And here’s this: Before the invention of friction matches, people on the American frontier carried both fixed-bladed knives and fire starters made of stone and steel every day of their lives. Knives were never included in the fire, except perhaps to dull the sticks. The striker was called a fire steel and looked like a giant letter C. It worked like an iron club, and let me quote from Carl P. Russell, who was a leading expert on the weapons and tools of the mountain men: “The method was crude and laborious,” to which I add, “even when used by experts.”
If Jim Bridger were alive today and you showed him an iron rod, he’d say “F**k that, who’s got a Bic?”
3. Stop buying small caps
The one-handed ax has been around forever, so it should be useful, but is it the best tool for the job? IN The book of the axe, which is the definitive work on this tool, author Dudley Cook points out that the blade of a pickaxe going in the wrong direction will be much closer to your person than an ax blade. And that because of its light weight, it doesn’t cut as well as an ax, which makes you swing it harder, which costs you control, and because you’re only able to use one hand, you have a chance much bigger losing your control altogether.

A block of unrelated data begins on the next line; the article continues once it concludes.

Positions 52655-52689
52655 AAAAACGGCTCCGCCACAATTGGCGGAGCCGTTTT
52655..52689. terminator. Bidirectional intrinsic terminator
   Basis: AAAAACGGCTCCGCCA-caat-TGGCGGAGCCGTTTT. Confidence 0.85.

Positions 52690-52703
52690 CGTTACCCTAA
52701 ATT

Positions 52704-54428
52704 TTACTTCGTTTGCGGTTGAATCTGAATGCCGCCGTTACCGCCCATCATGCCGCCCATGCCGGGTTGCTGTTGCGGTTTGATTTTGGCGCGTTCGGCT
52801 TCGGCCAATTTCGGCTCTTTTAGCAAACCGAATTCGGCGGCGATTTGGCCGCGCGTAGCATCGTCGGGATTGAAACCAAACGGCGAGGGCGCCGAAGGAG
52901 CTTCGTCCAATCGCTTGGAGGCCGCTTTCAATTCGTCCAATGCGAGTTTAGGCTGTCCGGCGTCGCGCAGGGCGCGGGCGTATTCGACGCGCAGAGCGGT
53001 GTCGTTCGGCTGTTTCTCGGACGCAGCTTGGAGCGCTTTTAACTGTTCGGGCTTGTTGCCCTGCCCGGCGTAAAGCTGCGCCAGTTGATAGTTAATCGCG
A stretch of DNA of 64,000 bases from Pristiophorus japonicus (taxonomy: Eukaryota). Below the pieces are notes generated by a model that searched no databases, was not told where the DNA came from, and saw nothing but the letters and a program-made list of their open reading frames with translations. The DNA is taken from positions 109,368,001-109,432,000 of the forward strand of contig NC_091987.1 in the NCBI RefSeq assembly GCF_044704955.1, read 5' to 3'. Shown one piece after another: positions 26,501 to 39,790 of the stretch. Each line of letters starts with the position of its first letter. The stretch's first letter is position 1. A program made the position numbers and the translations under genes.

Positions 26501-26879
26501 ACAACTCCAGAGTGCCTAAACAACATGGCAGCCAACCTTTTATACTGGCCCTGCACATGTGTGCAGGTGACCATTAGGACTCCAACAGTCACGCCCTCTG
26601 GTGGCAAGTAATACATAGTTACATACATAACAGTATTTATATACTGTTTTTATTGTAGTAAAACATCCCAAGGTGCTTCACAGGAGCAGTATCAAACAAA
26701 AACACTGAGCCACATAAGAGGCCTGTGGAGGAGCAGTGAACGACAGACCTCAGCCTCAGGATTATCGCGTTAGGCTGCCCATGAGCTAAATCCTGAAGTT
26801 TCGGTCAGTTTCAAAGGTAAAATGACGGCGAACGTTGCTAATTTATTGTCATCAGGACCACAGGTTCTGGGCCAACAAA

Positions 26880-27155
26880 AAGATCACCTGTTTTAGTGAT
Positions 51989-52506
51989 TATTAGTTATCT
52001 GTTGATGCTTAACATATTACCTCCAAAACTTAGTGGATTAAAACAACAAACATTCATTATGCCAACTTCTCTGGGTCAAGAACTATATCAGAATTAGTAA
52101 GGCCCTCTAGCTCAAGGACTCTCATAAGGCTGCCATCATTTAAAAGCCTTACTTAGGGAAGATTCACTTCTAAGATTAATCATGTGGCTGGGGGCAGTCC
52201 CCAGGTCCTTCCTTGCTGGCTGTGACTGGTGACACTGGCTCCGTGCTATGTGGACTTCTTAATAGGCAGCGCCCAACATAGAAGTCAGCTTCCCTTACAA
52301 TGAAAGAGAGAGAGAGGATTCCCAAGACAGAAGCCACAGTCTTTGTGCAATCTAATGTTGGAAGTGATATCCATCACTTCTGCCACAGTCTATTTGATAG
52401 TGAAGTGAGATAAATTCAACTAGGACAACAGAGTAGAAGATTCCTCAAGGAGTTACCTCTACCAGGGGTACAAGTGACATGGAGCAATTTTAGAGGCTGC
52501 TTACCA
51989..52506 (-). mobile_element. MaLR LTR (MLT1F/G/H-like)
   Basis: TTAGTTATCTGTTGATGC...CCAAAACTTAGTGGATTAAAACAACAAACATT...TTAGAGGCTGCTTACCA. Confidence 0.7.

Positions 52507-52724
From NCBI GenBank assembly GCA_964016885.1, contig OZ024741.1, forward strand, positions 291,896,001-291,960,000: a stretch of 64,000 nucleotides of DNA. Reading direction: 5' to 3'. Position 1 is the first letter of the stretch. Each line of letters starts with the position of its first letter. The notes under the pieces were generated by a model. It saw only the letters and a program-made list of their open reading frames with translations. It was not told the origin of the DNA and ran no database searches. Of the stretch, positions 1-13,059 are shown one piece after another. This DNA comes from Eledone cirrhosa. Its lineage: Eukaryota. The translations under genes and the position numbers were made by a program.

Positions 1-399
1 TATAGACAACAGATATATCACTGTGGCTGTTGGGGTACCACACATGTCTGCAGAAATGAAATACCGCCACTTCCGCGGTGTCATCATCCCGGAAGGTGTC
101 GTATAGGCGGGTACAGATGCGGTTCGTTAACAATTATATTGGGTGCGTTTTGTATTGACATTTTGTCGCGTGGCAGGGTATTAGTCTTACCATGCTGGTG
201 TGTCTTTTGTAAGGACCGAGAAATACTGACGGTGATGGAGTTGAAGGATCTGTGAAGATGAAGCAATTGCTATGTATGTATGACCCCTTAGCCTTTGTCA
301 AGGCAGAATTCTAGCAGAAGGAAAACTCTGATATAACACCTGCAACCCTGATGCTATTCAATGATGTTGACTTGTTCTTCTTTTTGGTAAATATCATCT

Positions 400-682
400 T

I once saw the hickory handle on a small hat made by a highly reputable company snap to pieces on its first move. There are caps with long full clips that extend from the head that don’t do this, but the ones I’ve handled are so small and light they’re almost useless.
The best hatchet I’ve used is the Gransfors Hunter’s Axe, which takes a razor edge, is heavy enough, and has a handle long enough to do some good. It can also be swung with two hands. But better than this is the three-quarter size ax called a Hudson’s Bay, or a cross-axe. In the days when lumberjacks roamed the woods cutting fire marks on harvest trees, they didn’t use hatchets. They used three-quarter axes.
4. Stop Working Blind
By that I mean losing track of where the knife blade is and where your hands are. There are two types of working blind. The first comes when you put both hands inside a body cavity and work by feel, the knife in one hand and the other hand touching the internal organs. Sooner or later, you’re going to go cut a pipe and get some fingers instead. Or cut your palm. The problem is exacerbated by the layer of blood and grease on the knife and your hands.
If you can’t see where both hands are and where the knife blade is, stop what you’re doing and open your body cavity a little more and keep it open. If faced with this job at sunset, as is often the case, cut open the belly, pull out as much of the gut as you can, make a leak around the carcass to keep the coyotes out, and wait until daylight is over. .